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How to Calculate Your Freelance Rate Like a Pro

This article was produced by AND CO, the app that automates freelancers’ administrative tasks.

You’ve heard it before: time is money. As a freelancer, there are two ways to squeeze more profitability out of your business, and both are important. On the one hand, you can lean on processes and technologies to streamline your operations so that you can spend more time on paid work, and fewer hours on non-billable tasks. AND CO provides a great solution for this.

The second way to increase profitability is to establish a rate and a cadence of work that will get you to the lifestyle you deserve. Not only do you have to make sure your income covers your overhead, but you should also be thinking about saving for retirement—and you always have to factor in taxes when you figure out how much you should aim for per hour.

Getting to a point where you are comfortable negotiating for an acceptable rate takes a few steps, which we’ve outlined below.

Step 1—Be honest with yourself about your skill level, and do your homework.

Your experience level and your track record for success largely dictate how much you get paid. Newcomers might have to work their way up to higher rates, whereas a proven expert who has been independently consulting for more than a decade likely will not. That said, having a portfolio that showcases your successes is critical to getting the rate you deserve. For most industries, clients are far less interested in the number of years worked than they are in the quality of a freelancer’s output.

Once you’ve taken an honest stock of your experience and track record, you can do some digging to find out what the going rates might be. The beauty of the hourly rate is that you can ask around without potentially offending people since an hourly rate won’t necessarily reveal a freelancer’s full income. There are also great sources online, such as message boards like Quora, where you can connect with people in your industry in various markets.

Step 2—Determine how much you need to earn to cover expenses.

If you are freelancing full-time, then you need to make enough money to not only pay all of your bills, but also to save for retirement, pay for health insurance (unless you’re on a partner’s plan), to save plenty, and, ideally, to have some money to have fun with. Freelancing can be hard work, and at some point, you’re going want a vacation.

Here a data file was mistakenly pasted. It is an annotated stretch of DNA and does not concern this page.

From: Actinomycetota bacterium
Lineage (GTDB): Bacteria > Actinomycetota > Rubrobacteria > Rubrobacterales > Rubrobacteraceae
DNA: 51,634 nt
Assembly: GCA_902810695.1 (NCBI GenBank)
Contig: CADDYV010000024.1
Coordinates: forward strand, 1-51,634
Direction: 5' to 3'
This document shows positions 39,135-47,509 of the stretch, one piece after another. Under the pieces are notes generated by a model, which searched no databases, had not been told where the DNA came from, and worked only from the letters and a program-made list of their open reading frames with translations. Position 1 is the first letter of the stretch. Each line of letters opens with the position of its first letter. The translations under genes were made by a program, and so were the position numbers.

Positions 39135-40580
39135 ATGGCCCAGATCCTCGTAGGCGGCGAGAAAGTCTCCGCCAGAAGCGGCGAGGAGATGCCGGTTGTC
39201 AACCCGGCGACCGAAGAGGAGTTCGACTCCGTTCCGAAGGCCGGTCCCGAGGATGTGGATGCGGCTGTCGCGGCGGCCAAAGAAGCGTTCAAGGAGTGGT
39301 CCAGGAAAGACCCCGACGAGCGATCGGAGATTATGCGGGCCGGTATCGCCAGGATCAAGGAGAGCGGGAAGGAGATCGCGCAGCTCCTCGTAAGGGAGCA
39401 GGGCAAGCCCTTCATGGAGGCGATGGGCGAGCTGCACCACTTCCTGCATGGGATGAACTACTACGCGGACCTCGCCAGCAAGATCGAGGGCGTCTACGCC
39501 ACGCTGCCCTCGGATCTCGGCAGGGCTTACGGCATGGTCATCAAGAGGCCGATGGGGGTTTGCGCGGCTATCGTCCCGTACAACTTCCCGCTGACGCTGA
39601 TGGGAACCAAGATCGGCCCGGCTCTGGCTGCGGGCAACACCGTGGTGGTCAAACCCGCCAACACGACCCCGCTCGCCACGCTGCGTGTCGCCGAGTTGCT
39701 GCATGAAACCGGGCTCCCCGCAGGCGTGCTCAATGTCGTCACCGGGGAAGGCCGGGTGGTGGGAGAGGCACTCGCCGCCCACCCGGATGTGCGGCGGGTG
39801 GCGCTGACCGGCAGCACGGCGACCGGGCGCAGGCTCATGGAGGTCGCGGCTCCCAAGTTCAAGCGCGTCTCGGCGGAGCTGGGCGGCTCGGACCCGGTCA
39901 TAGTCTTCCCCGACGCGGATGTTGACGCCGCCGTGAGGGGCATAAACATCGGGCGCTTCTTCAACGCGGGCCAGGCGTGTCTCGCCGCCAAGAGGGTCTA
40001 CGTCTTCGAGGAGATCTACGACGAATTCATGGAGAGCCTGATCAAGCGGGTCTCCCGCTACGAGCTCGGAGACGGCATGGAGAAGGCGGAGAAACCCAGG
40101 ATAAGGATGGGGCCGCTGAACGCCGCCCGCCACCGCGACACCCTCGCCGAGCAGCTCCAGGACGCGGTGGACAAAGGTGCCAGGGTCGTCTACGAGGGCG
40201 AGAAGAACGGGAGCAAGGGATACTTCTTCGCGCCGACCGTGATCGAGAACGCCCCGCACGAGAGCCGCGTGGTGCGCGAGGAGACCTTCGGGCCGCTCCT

One hack to quickly estimate your revenue target is to use a crowdsourced compensation tool like Comparably to find out what a person working in your role full-time, with your level of experience, in your market, would earn in a year. To calculate a comparable freelance rate add the value of benefits (like health insurance) to the FT salary and divide by the number of working weeks per year x 40 hours. That will give you a full-time hourly rate. From there, increase the rate by 40% to cover for freelance expenses.

Step 3—Estimate how much your work is worth to a client.

There is no scientific process to this step—even your client might not know what your work is worth to them. One article that goes viral and leads to $50,000 in profits is worth, well, $50,000, even if you were only paid $250 for it. But the other ten articles that you wrote, which you were also paid $250 for, but which only generated $100 in profits each, are worth -$150 each. Of course, there is no way to predict these outcomes until after you do the work—but still, having a track record of successes will help you to determine what your work is worth.

The tricky part about estimating a freelance rate based on a FT role is that FT positions generally contain a mix of high value, medium value and low-value tasks. If you’re in a project-based role, you should assess how much of the project falls into each category to estimate a fair rate for the actual work. For example, if the project is strategic—perhaps creating a marketing plan from scratch for a product relaunch–your rate will be higher than it would be if you were merely executing on a single piece of that plan.

Step 4—Decide whether, for the type of service you provide or the kind of client you are working with, it is better to charge an hourly or per project rate.

Part of this is feeling out what would work best for the client you are working with, but part of it also is determining what works best for you. There is also significant variability between fields—it is common for writers to earn a certain amount per article or per word, which is closer to a per project model of billing.